Now, consider an 8-inch thick cantilever bumper wall reinforced with both positive and negative steel in longitudinal and transverse directions, i.e. each way, each face, (*A*_{s1} thru *A*_{s4}) with #4@ 12 inches on center. Using a concrete cover of 1.5 inches, the average moment capacity in both the x- and y-directions is approximately 5.2 ft-kip/ft length of the wall. It has been shown that, with positive and negative reinforcements being equal, the fan type mechanism would not materialize and it would be replaced by the single yield-line mechanism (Figure 4). Using Equation 1,

*m _{x}* =

*m*= 5.2 (ft-k)/ft

_{y}θ = 45°

*m _{θ}* = (5.2)(cos

^{2}45) + (5.2)(sin

^{2}45 ) = 5.2 (kip-ft)/ft

Yield-line length, l = 2a

Moment at the yield-line = *P* * *a* = *m _{θ} * l*

Therefore, *P* * a = (5.2)(2a) or *P* = 10.4 kips >10 kips

In addition to the failure modes described above, other modes are also possible. The failure mode that predicts the lowest capacity is the most credible upper-bound solution.

## Point Load on the Free Edge of a Long Wall

Similarly, for a point load on the free edge of a long wall, both failure modes shown in Figures 6 and 7 are possible. The mechanisms are similar in nature to the mechanisms discussed while addressing the corner load earlier. Figure 6 shows a general fan mechanism in which the fan and the adjacent yield lines meet. For a wall reinforced with only *A*_{s1}-type steel, the half-circle long yield negative line could develop with no moment resistance along the radial yield-lines. As noted in the quarter-circle case, the solution is independent of the radius, *r*, and thus the anticipated failure load is given by:

*P* = (2)(π) = 6.28 kips

The mode in Figure 7 shows the collapse of the entire wall, with the wall-floor joint being the weakest link and developing the yield-line. There are several ways this failure mode can form. One way is to reinforce the wall sufficiently with positive steel to eliminate formation of positive yield-lines. The wall may also collapse as a whole if the wall-slab joint is inefficient. This type of failure mode was also discussed by the author in the April 2014 issue of STRUCTURE magazine. Another reason the entire wall may collapse is the limited extent of the wall length, so that the wall acts as a one strip. Additional failure modes, such as progressive failure or zipper effect, are also possible.

The above examples show how the yield-line method can be used in the analysis and design of the barrier walls. This is generally an upper-bound method, and consequently the true load a wall can resist may be less than the calculated load. This is a recognized concern, since a reasonably prudent design professional prefers to be correct and limit his/her liability by being somewhat conservative. Therefore, the upper-bound solution used in the design of a barrier wall must coincide with the lower-bound solution which gives a conservative or, at most, correct value of the collapse load. Its conditions are:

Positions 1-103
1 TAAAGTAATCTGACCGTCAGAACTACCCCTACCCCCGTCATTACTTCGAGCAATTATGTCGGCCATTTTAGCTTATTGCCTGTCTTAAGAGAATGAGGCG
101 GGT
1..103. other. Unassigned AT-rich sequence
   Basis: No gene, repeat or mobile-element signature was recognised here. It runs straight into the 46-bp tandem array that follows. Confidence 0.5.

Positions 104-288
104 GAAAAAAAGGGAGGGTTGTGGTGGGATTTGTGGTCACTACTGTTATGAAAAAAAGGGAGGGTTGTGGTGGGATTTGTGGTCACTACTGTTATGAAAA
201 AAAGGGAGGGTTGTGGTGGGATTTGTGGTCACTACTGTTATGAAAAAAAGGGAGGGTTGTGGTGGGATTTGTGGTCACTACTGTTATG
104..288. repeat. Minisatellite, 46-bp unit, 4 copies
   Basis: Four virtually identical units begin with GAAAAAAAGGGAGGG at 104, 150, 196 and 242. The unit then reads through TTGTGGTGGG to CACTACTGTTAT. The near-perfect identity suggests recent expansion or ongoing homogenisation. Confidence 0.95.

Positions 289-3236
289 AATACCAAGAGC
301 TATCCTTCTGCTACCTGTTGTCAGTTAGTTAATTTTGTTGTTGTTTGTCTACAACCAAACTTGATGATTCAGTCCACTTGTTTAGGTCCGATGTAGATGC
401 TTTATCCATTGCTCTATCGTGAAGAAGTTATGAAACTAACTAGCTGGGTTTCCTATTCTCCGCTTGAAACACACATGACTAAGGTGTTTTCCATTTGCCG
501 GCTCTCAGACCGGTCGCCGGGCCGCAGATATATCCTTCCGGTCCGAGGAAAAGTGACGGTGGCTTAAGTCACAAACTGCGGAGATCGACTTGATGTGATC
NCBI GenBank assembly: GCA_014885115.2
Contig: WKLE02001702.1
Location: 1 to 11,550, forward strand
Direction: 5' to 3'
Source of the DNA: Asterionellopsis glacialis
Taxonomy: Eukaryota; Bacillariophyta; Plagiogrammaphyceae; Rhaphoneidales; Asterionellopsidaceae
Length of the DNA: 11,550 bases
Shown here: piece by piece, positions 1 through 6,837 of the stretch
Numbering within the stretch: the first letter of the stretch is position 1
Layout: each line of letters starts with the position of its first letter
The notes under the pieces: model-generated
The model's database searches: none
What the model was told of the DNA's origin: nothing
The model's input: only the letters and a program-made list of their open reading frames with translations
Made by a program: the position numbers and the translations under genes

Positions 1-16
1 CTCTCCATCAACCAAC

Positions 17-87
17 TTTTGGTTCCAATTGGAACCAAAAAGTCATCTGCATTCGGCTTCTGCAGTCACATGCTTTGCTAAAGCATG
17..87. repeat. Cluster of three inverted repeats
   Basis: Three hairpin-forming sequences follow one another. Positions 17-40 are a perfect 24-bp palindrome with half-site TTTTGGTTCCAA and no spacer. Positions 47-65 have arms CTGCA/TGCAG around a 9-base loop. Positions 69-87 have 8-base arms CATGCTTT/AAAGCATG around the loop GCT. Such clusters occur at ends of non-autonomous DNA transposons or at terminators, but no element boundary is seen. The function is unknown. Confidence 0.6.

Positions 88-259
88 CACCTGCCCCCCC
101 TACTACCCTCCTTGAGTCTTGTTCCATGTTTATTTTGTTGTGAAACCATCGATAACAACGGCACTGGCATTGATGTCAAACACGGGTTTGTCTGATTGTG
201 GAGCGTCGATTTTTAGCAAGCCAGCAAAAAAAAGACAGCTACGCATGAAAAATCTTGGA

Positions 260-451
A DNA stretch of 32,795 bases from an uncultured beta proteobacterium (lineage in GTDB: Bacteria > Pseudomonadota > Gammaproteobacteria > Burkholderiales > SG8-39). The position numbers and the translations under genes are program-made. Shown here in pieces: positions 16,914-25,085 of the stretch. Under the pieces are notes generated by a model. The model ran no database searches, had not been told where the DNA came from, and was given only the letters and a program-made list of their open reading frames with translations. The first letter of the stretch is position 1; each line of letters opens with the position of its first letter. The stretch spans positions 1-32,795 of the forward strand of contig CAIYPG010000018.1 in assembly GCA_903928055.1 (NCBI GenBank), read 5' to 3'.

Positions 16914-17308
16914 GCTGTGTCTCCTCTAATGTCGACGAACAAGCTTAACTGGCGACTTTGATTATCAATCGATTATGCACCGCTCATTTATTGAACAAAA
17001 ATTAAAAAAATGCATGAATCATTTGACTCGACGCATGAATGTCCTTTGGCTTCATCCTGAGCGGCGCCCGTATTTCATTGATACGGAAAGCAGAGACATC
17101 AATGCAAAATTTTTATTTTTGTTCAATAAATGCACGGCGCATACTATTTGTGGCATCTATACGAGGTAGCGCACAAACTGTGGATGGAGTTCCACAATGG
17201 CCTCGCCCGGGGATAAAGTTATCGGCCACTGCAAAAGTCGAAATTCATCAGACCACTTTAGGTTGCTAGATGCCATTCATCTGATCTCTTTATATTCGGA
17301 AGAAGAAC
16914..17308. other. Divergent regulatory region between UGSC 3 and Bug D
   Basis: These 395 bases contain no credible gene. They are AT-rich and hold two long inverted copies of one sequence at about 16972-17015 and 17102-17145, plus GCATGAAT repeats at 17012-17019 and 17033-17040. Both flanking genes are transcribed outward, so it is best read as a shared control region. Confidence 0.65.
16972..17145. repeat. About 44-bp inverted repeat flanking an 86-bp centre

1) A complete stress field must be found, everywhere satisfying the differential equation of equilibrium.

2) The forces and moments at the edges must satisfy the boundary conditions.

3) At no point can the principal stresses violate the yield criterion.

Simply put, one needs to find the worst (i.e. gravest) layout for the system of yield-lines that produces the smallest load the wall can carry. In corollary, for a prescribed load, one needs to determine the system of yield-lines that produces “the maximum load effects”. Thus, every assumption regarding the load-carrying mechanism should be verified using the lower-bound solution.

## Summary

It is the customary duty of a design professional to determine the failure pattern which is the most critical and produces “the maximum load effects”. The ASCE 7-10 phrase “to produce the maximum load effect” is proper as a design requirement. The yield-line theory provides a satisfactory method in predicting the ultimate load a bumper wall would be able to resist. A proper yield-line or failure mechanism is one that requires the maximum reinforcement in the wall, consistent with analytical and experimental work. While there is a dire need for the code load requirements to be rationally-based, conservative design guidelines for barrier walls using the ASCE 7 code language are:

1) Before assuming any load spread or failure mechanism, verify it experimentally.

2) If no experimental data is available, use the strip mode shown in Figure 1.

3) Provide reinforcement each way on each face of the wall, as shown in Figure 1 and use a minimum bumper wall thickness of 8 inches.

4) Provide a fully efficient wall-floor joint which can transfer the load from the wall to the structure. One way to achieve this is to have the wall supported on a beam, as shown in Figure 1.

5) Use the single load application provision “on an area not to exceed 12 inches by 12 inches” for the punching shear check.▪

## References

Arthur Nilson, Design of Concrete Structures (1997)

L.L. Jones and R. H. Wood, Yield Analysis of Slabs (1967)

Gerald Kennedy and C. Goodchild, Practical Yield line Design